3. The genetic information of viruses can be DNA or RNA single or double stranded one molecule or in pieces.

4. The name virus was coined from the Latin word meaning slimy liquid or poison.

5. Walter Reed discovered the first human virus, yellow fever virus, in 1901.

6. Viruses are not alive – they are inanimate complex organic matter. They lack any form of energy, carbon metabolism, and cannot replicate or evolve. Viruses are reproduced and evolve only within cells.

7. Over 10 16 human immunodeficiency virus genomes are produced daily on the entire planet. As a consequence, thousands of viral mutants arise by chance every day that are resistant to every combination of antiviral compounds in use or in development.

8. The first human influenza virus was isolated in 1933. In 2005, the 1918 pandemic influenza virus strain was constructed from nucleic acid sequence obtained from victims of the disease.

9. The biggest known viruses are mimiviruses, which are 400 nanometers (0.0004 millimeters) in diameter. The viral genome is 1,200,000 nucleotides in length and codes for over 900 proteins.

10. The smallest known viruses are circoviruses, which are 20 nanometers (0.00002 millimeters) in diameter. The viral genome is 1,700 nucleotides in length and codes for two proteins.

Bonus fact: The HIV-1 genome, which is about 10,000 nucleotides long, can exist as 10 6020 different sequences. To put this number in perspective, there are 10 11 stars in the Milky Way galaxy and 10 80 protons in the universe.

I made up this list a few weeks ago in response to a request from a journalist. The final version, shortened and re-ordered by an editor, was published online at ColumbiaNews.

Types of Viruses and How They Work

Over many centuries and even millennia, infectious diseases such as smallpox and measles have claimed millions of lives. Advances in modern medicine have helped to stop the spread of many viral infections through mass vaccination, and some infections have been completely eradicated.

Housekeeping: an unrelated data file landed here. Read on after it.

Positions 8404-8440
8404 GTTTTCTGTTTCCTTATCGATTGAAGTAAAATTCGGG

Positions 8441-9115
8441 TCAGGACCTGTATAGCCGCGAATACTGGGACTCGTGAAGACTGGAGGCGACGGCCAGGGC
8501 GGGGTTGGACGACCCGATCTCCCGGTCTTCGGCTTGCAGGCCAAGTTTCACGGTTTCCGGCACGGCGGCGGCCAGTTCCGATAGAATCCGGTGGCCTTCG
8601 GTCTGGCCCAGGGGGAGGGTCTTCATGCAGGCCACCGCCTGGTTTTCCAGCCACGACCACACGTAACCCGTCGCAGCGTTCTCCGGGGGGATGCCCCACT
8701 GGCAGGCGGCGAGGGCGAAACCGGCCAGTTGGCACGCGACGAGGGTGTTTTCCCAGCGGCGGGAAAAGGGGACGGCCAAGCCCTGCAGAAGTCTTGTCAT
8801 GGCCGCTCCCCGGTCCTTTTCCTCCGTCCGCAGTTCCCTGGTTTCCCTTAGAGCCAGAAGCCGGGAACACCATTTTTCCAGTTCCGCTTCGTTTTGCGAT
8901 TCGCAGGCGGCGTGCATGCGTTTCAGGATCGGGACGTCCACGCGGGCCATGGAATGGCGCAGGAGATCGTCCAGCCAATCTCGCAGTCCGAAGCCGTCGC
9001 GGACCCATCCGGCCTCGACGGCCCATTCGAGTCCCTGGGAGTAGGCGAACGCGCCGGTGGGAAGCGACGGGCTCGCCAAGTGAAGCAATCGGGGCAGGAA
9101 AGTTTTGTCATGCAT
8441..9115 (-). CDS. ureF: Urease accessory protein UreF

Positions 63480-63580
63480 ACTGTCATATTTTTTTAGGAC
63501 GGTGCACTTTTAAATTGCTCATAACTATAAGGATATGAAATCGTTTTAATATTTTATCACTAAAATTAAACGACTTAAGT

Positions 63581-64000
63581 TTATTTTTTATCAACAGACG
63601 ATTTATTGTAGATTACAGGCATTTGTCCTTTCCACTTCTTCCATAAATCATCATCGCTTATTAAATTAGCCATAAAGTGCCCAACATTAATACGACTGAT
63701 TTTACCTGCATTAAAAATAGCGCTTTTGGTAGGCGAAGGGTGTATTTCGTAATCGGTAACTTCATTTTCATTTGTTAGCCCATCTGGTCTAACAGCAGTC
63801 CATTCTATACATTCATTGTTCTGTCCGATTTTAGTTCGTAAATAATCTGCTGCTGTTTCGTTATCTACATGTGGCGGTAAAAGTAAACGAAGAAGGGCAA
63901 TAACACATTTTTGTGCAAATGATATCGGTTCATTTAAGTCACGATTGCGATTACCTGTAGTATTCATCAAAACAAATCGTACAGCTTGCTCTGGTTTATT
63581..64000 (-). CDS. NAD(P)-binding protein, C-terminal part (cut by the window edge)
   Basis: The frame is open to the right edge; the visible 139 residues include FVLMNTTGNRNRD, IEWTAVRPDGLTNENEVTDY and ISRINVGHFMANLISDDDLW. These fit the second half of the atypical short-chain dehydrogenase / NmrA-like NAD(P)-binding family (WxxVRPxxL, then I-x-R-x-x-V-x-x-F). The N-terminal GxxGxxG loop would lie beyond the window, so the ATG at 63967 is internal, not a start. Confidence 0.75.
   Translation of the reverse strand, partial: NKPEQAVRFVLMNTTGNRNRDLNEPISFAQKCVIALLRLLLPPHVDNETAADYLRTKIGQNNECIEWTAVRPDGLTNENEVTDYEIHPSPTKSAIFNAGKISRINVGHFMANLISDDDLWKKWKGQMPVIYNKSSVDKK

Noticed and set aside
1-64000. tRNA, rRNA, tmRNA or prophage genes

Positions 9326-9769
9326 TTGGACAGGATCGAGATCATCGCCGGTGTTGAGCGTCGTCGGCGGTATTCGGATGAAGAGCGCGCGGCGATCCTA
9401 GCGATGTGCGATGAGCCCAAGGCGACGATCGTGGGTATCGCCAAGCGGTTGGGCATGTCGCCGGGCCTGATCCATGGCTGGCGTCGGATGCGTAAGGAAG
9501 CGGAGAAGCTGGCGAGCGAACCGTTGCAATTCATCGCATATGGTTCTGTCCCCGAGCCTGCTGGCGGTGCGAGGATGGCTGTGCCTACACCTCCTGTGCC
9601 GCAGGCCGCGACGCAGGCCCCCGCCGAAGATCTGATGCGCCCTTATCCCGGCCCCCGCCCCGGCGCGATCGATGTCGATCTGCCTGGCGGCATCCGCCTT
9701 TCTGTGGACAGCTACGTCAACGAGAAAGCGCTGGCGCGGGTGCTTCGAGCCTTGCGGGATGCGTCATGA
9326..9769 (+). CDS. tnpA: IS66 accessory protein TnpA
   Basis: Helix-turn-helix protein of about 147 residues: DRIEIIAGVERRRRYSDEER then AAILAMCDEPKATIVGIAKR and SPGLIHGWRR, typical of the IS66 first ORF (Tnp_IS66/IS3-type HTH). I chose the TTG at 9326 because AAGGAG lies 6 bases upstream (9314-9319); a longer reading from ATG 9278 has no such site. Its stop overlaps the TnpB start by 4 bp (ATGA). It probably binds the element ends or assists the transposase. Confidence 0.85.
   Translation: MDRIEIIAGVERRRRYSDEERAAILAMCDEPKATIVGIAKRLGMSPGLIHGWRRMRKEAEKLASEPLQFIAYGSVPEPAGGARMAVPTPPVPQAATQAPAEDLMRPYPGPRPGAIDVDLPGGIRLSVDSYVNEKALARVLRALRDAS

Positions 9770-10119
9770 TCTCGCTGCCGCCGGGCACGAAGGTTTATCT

The Cost of Deadly Virus Infections

Viruses gain their infamy through a combination of large infection rates and death, even when their power has been relatively subdued. Rabies, measles and chickenpox are still notorious, even though vaccines and medications have drastically reduced their deadliness. Some viruses are either no longer a threat or not thought of as threatening: Smallpox has been eradicated, and there hasn’t been a polio case of American origin since 1979.

Other viruses are still active and pose a serious threat to an individual’s health. In addition to coronavirus (COVID-19), hepatitis, HIV and the flu still cause mass infection and noticeable death rates.

The Three Categories of Viruses

There are three different virus types that are made distinct by their shape. The cylindrical helical virus type is associated with the tobacco mosaic virus. Envelope viruses, such as influenza and HIV come covered in a protective lipid envelope. Most animal viruses are classified as icosahedral and are nearly spherical in shape.

The viruses within these categories share similar characteristics. They’re composed of RNA or DNA, and are coated with either a protein, lipid or glycoprotein. They’re also parasitic, meaning they can’t replicate without a host. Viruses are also the most abundant biological form of life on the planet. While they can’t be cured, a vaccination can prevent their spread.

Watch the video: A-Level Biology - 10 things you have to know about viruses (January 2022).